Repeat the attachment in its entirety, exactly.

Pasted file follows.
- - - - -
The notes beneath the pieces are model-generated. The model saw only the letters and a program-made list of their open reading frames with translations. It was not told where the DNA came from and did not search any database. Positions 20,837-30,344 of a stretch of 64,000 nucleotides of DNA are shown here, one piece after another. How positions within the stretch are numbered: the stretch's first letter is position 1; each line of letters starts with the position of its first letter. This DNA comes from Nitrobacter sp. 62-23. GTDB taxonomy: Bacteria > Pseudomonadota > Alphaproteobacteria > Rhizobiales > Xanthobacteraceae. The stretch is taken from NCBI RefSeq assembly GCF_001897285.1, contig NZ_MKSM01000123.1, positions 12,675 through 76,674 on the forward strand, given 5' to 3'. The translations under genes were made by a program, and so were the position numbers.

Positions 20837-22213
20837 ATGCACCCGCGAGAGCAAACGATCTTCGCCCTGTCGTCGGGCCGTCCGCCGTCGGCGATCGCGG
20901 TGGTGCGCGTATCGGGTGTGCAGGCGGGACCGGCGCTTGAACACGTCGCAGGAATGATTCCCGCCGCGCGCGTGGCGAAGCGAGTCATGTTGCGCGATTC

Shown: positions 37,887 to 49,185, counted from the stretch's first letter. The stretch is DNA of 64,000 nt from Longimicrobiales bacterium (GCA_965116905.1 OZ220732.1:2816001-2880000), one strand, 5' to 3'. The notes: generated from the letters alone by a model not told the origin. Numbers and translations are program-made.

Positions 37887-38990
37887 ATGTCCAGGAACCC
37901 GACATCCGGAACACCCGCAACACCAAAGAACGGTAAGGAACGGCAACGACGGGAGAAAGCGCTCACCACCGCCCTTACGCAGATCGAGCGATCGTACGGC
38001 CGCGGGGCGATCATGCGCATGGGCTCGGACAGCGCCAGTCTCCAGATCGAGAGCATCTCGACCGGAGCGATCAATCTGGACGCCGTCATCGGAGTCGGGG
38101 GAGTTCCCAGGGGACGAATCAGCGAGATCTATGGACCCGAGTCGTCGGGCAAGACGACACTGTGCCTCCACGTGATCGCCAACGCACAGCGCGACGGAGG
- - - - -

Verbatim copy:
The notes beneath the pieces are model-generated. The model saw only the letters and a program-made list of their open reading frames with translations. It was not told where the DNA came from and did not search any database. Positions 20,837-30,344 of a stretch of 64,000 nucleotides of DNA are shown here, one piece after another. How positions within the stretch are numbered: the stretch's first letter is position 1; each line of letters starts with the position of its first letter. This DNA comes from Nitrobacter sp. 62-23. GTDB taxonomy: Bacteria > Pseudomonadota > Alphaproteobacteria > Rhizobiales > Xanthobacteraceae. The stretch is taken from NCBI RefSeq assembly GCF_001897285.1, contig NZ_MKSM01000123.1, positions 12,675 through 76,674 on the forward strand, given 5' to 3'. The translations under genes were made by a program, and so were the position numbers.

Positions 20837-22213
20837 ATGCACCCGCGAGAGCAAACGATCTTCGCCCTGTCGTCGGGCCGTCCGCCGTCGGCGATCGCGG
20901 TGGTGCGCGTATCGGGTGTGCAGGCGGGACCGGCGCTTGAACACGTCGCAGGAATGATTCCCGCCGCGCGCGTGGCGAAGCGAGTCATGTTGCGCGATTC

Shown: positions 37,887 to 49,185, counted from the stretch's first letter. The stretch is DNA of 64,000 nt from Longimicrobiales bacterium (GCA_965116905.1 OZ220732.1:2816001-2880000), one strand, 5' to 3'. The notes: generated from the letters alone by a model not told the origin. Numbers and translations are program-made.

Positions 37887-38990
37887 ATGTCCAGGAACCC
37901 GACATCCGGAACACCCGCAACACCAAAGAACGGTAAGGAACGGCAACGACGGGAGAAAGCGCTCACCACCGCCCTTACGCAGATCGAGCGATCGTACGGC
38001 CGCGGGGCGATCATGCGCATGGGCTCGGACAGCGCCAGTCTCCAGATCGAGAGCATCTCGACCGGAGCGATCAATCTGGACGCCGTCATCGGAGTCGGGG
38101 GAGTTCCCAGGGGACGAATCAGCGAGATCTATGGACCCGAGTCGTCGGGCAAGACGACACTGTGCCTCCACGTGATCGCCAACGCACAGCGCGACGGAGG